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Simple Financial Lessons I Will Teach My Daughter

Posted By peronalfynance40 286 days ago on Finance - I didn’t really become truly financially literate until I was in my 30s and after I had my daughter. I knew I needed to develop a solid financial plan for myself, and this included staying away from credit cards altogether and investing part of my income on a regular basis to retire early before age 50. I always thought I was just going to work my usual job and then retire when I’m in my 60s. I believed for so long that if you followed the go-to-college-and-get-a-great-job route, you would advance at some point. And while I did, I wanted something more. I also want my daughter to be better with money than I was when I was in my 20s. This is the inspiration behind these simple financial lessons I plan to teach my daughter. 1. Is Your Purchase a Need or a Want? I would talk to my daughter about distinguishing the difference between needs and wants. Kids need new clothes if they outgrow their current outfits, but they may want clothing from popular designers such as Tommy Hillfiger and Bebe. Your children need to eat, but they want mainly frozen pizzas and Chinese takeout meals. One reason why you should teach your kids about needs vs. wants because it teaches them to the value what is more important in life. 2. Always Save Money for Emergencies I want my daughter to understand that she should always be prepared for emergencies and that she should always put part of her paycheck every week into a high-yield savings account. This is something my mother always did and taught my brother and me to do. I want her to know that it reduces the need for getting into debt to fund unexpected expenses when she has emergency savings. 3. Avoid Student Loans If my daughter desires to attend college, then I would help her seek out free and low-cost options for funding her education so that she won’t have to go into debt in order to pursue a great education. I would teach her about the different ways to research and apply for scholarships and private grants. I would talk to her about the pitfalls of taking out huge student loans and how it affects her ability to get a mortgage, obtain a business loan, or the ability to retire early. I currently have a custodial brokerage account for her that could be used for college expenses after she inherits it at age 18. 4. Be Careful About Co-Signing on a Friend’s Loan I want my daughter to be generous with her finances in order to help others in need, but I will advise her against co-signing on a friend’s loan when the friend has bad credit and a history of not paying back loans that others offered them. When you co-sign on someone else’s loan, you are responsible for it whether the main borrower repays the loan or not. I would tell my daughter that she needs to make sure she is co-signing for someone who is trustworthy and who has a history of financially responsible behavior. 5. Start Investing Early I realize now that just simply working a regular job and placing my money in a traditional savings account will not be enough if I desire to grow wealth for myself and future generations. I plan to teach my daughter about the importance of investing early and how the compound interest earned on her investments will help her have greater options with her time and money. I want to teach her how to choose the right stocks and bonds, and why portfolio diversification helps during market downturns. 6. You Earn Your Money Through Work Too many young people feel entitled to financial success and the wealth that accompanies it. I want to teach my daughter to know that if she intends to establish a solid financial foundation in adulthood, she must work hard. I will talk about the different jobs I had over the years and how they helped me pay bills and save for emergencies. I plan to nurture any natural talents she has and encourage her to pursue careers that allow her to use them well. I’ll talk about how to write a good cover letter and resume. 7. Shopping Is Not for Recreation While I enjoy shopping for my favorite things, I learned to be smart about my purchases. I will teach my daughter to not treat shopping like an expensive hobby that could be detrimental to her financial future. I want her to learn how to find the best deals on the things she likes to buy, and how to budget for big-ticket items. I would encourage her to not shop because she is bored or just because she had a bad day and wants retail therapy. 8. Make Do With What You Have When I make a big meal, I like to eat off of it for a few days before I buy more groceries at the store. If I’m low on cleaning supplies, I’ll add a little water to the bottle to make them stretch longer until my next payday. If I have a small amount of liquid bath soap, I turn it upside down so more of the soap comes out the bottle. Sometimes I use my T-shirts as sleeping shirts if I run out of clean nightclothes. I would teach my daughter that before she rushes out to buy new items, she should make do with what she has. 9. Use Credit Wisely Personally, I’m not a big fan of credit cards because of the addictive nature of them and the temptation to misuse them. On the other hand, I believe that it is possible for someone to use credit cards wisely in order to build a strong credit history and credit score. My daughter might decide to apply for a credit card one day, so I’m choosing to teach her how to be responsible with credit cards. I would talk about the importance of paying off the entire balance each month and avoiding paying only the minimum balance. 10. Be Generous With Your Money I believe that if you have substantial resources, you should share with loved ones, friends, and community members in need. I want to make sure that my daughter understands the need to be generous and to use her resources to help others. She can do this by donating her old toys and clothes to local Goodwill stores, giving money to meaningful charities, or buying lunch for a classmate whose mom couldn’t afford to pay for it that day. 11. Insurance Saves You Money Without health, car, and life insurance, expenses for certain services can get high if you pay out of pocket. This week, I purchased life insurance and I’m glad I made this decision. I want my daughter to understand that having insurance is important because it can save you money when emergencies occur. If you suddenly pass away and you have life insurance, your survivors will have the necessary funds to pay for your funeral and burial costs. 12. Wealth Is Not Just About Financial Success When I was growing up, I thought a wealthy person was someone who accumulated lots of money and who flashed his fancy cars and clothing everywhere. But nothing could be further from the truth. I know that my daughter will hear messages from the media and her friends about how good it will feel to be rich and famous. However, I plan to tell her what wealth is really about. I want her to know that wealth gives her the freedom and time to live life on her own terms without restrictions to hold her back. 13. Budgeting Matters for Financial Freedom When you know where your money goes each month, it helps you achieve financial freedom. This is why I would like to discuss budgeting with my daughter. If she receives money for birthdays and holidays, I would have her allocate the funds in three categories; saving, giving, and spending. This shows her how she should manage her own money once she enters the workforce. 14. Don’t Be Afraid to Discuss Finances With Your Partner I wrote a post titled Money Talks You Must Have Before Marriage. The information in that post is exactly how I would advise my daughter to talk about money with her future spouse. This is helpful because too often engaged couples neglect these conversations and when financial issues arise in the marriage, they don’t know how to handle them. 15. There’s Nothing Wrong With a 9-5 Job We live in an era where entrepreneurship is touted as the primary way to build wealth but this is actually false. You can work a regular job and still build wealth or even retire early! I don’t want my daughter to get so caught up in hustle culture that she feels bad for not being a highly influential business owner. In fact, it is the 9-5 job that often prepares some people for entrepreneurship.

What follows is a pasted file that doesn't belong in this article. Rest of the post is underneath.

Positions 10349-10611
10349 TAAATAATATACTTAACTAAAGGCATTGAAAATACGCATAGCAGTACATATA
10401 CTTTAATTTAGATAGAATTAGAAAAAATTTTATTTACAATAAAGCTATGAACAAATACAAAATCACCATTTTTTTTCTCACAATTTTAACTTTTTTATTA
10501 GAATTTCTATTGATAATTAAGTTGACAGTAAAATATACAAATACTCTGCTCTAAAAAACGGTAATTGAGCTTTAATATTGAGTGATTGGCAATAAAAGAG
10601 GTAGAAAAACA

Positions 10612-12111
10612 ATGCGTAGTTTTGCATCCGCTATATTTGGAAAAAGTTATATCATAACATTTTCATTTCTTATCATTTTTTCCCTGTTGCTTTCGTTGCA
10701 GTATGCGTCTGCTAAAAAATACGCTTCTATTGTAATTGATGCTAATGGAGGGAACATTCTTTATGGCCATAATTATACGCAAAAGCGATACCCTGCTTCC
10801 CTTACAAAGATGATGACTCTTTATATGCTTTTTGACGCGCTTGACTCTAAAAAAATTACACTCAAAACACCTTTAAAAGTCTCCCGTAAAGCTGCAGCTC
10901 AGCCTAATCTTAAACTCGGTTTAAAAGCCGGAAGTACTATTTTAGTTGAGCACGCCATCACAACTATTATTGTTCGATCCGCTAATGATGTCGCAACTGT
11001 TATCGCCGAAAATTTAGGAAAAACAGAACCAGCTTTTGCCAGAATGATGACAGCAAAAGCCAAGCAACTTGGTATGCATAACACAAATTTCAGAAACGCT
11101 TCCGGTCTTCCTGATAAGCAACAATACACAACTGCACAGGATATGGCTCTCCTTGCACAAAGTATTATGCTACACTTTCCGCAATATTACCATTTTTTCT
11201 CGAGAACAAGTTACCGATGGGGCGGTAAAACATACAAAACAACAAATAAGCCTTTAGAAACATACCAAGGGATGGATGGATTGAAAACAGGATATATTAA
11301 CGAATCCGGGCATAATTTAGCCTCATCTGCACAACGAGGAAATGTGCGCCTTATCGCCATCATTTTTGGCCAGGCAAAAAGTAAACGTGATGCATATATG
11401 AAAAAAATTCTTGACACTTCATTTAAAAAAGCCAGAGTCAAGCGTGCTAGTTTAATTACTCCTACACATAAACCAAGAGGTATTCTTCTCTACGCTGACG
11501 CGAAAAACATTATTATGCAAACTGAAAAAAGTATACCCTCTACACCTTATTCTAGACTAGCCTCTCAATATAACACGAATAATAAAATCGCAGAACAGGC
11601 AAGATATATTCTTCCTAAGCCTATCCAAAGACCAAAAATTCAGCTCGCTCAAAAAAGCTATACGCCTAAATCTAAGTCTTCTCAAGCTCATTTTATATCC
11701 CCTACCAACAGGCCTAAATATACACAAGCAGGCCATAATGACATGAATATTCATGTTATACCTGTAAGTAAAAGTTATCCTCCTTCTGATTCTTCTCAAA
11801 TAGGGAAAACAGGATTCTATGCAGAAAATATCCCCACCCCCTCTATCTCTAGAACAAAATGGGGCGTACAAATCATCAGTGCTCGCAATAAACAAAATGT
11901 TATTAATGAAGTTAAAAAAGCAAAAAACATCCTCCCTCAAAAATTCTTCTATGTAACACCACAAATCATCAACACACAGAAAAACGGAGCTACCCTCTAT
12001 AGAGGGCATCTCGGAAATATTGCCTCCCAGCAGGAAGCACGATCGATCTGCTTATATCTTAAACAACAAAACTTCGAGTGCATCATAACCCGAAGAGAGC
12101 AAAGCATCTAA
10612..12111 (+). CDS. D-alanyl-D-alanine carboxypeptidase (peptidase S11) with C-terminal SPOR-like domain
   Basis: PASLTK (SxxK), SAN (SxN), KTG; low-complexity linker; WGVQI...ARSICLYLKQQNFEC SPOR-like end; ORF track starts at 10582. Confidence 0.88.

The post Simple Financial Lessons I Will Teach My Daughter appeared first on Adventures in Frugal Living.